11. 11. Facilitate Facilitate deep Stretch upper Stretch pectoral Stretch rhomboids, lower neck flexors trap/levator muscles suboccipital Pose and mid trap muscles X X X Parvatasana (mountain pose) X Ustrasana (camel pose) X X X Setu Bandhasana (bridge pose) X X Adho Mukha Svanasanaa Sasamgasana (Hare pose in 2 phases) X X Craig Roberts, DC WWW.DOCROBERTS.COM
  12. 12. F acilitate F acilitate d e ep S tretc h u p p e r S tretc h p ecto ra l S tretc h rh o m b o id s , lo w e r n eck flex o rs trap /lev ato r m u scles su b o ccip ital P o se an d m id trap m u scles V irab h ad ras an a I X X X V irab h ad ras an a II X X X Whenever possible make certain the the mid and lower traps are active, the shoulders are externally rotated and depressed, and that the deep neck flexors are active tucking the chin and keeping the ears in a plumb line with the center of the shoulders. A mirror or an instructor is extremely helpful in the beginning. Be especially conscious of the above directions when performing tadasana, vajrasana, and salabhasana. As you enter each pose first mentally check your body position, then make certain that you are breathing slowly and with the diaphragm. Craig Roberts, DC WWW.DOCROBERTS.COM
  13. 13. …………………………Warrior sequence to one side, then the other…………………………… …………One side, then other……….…. Quadraped track ……………..Several Arms may be straight Arms in overhead “V” Times………………. W-exercise Craig Roberts, DC WWW.DOCROBERTS.COM
  14. 14. LOWER CROSS Postural findings: Lumbar hyperlordosis Anterior pelvic tilt Protruding abdomen Foot flare Hypertrophy of thoraco-lumbar junction Groove in iliotibial band -Liebenson  Hip flexors  Gluteus maximus  Lumbar erector spinae  Gluteus medius  Tensor fascia latae  Quadratus lumborum  Abdominals  Piriformis Craig Roberts, DC WWW.DOCROBERTS.COM
  15. 15.  “The combined result of this posture is that the lumbosacral, thoracolumbar, SI, hip, and knee joints are all over-stressed. Joint dysfunction and trigger points naturally result from these muscle imbalances, accompanied by low back pain, buttock pain, pseudo- sciatica, and knee disorders.” -Liebenson -McCaffery’s notes Craig Roberts, DC WWW.DOCROBERTS.COM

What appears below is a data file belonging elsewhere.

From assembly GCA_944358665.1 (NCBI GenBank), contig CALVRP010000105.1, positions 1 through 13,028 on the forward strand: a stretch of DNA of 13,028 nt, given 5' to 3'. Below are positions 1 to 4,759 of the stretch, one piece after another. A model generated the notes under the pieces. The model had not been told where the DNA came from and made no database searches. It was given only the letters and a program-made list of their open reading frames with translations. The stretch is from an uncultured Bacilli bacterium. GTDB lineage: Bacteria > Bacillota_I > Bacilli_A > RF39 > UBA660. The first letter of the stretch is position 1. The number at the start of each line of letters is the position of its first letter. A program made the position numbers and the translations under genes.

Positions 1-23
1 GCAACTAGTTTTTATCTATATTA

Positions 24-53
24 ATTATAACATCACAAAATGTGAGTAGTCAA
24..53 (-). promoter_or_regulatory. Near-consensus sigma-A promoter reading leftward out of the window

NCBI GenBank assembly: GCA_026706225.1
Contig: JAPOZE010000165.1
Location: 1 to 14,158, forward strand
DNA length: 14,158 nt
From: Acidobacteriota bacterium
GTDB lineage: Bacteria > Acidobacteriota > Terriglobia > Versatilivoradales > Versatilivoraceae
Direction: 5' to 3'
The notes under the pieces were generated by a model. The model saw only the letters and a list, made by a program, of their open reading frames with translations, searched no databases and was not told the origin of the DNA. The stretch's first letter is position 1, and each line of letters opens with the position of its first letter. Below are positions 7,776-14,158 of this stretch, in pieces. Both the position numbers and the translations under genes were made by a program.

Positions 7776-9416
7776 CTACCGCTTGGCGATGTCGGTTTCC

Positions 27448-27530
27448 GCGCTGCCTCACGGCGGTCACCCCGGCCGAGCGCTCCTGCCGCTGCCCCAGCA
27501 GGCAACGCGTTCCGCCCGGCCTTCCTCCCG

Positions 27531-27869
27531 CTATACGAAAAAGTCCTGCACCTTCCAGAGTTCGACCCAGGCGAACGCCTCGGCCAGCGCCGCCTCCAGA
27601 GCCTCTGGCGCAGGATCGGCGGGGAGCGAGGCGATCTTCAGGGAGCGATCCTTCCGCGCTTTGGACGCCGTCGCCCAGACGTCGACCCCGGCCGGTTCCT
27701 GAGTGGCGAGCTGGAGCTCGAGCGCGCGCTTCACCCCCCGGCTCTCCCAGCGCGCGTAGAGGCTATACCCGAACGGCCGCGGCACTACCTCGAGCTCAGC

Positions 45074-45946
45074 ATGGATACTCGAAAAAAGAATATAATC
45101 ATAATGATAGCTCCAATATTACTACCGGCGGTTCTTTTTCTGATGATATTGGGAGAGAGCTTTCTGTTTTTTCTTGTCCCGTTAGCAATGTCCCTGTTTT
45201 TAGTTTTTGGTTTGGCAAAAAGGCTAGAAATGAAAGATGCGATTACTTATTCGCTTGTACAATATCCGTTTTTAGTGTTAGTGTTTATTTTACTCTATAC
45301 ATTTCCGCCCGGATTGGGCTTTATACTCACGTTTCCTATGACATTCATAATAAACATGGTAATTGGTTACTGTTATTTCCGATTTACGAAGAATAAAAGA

16. 16. Leg extension The prone patient is instructed to slowly lift one leg while the evaluator uses one hand to monitor the activity of the gluteal muscles and the hamstrings of the leg being raised, and the other hand to monitor the lumbar erectors bilaterally. The correct sequence is listed at left. -Hammer Craig Roberts, DC WWW.DOCROBERTS.COM
  17. 17. Hip Abduction Leg should rise in-plane with the body Leg and foot should maintain neutral rotation Tight piriformis causing external rotation of foot. Tight QL causing hip-hike Tight TFL or hip flexors causing thigh flexion Craig Roberts, DC WWW.DOCROBERTS.COM
  18. 18. Hatha Yoga for lower cross Pose Facilitate Facilitate Facilitate Stretch Stretch Stretch hip Stretch TFL glut max glut med abdominals piriformis lumbar flexors erectors Sasamgasana X Jathara Parivertanasana X Ardha-Matsyen- drasana X X Rajakopatasana (pigeon pose) X X Purvottanasana X X Ardha- Salabhasana X Craig Roberts, DC WWW.DOCROBERTS.COM
  19. 19. Hatha Yoga for lower cross Pose Facilitate Facilitate Facilitate Stretch Stretch Stretch hip Stretch TFL glut max glut med abdominals piriformis lumbar flexors erectors/QL Padhastasana X Paschimot- anasana X Trikonasana X Vashistasana I (side plank) X X Ardha Chandrasana X Virabhadrasana III X Janushirasana Craig Roberts, DC X WWW.DOCROBERTS.COM
  20. 20. Hatha Yoga for lower cross Pose Facilitate Facilitate Facilitate Stretch Stretch Stretch hip Stretch TFL glut max glut med abdominals piriformis lumbar flexors erectors/QL Sarvangasana X Lunge stretch (surya X namaskar) Navasana (w post tilt) X X Supta Vajrasana X Side-lying TFL X (in class) On back one knee bent X X (in class) Craig Roberts, DC WWW.DOCROBERTS.COM
  21. 21. Hatha Yoga for lower cross Pose Facilitate Facilitate Facilitate Stretch Stretch Stretch hip Stretch TFL glut max glut med abdominals piriformis lumbar flexors erectors/QL Tadasana with neutral X pelvis Savasana with neutral X pelvis Craig Roberts, DC WWW.DOCROBERTS.COM
  22. 22. Craig Roberts, DC WWW.DOCROBERTS.COM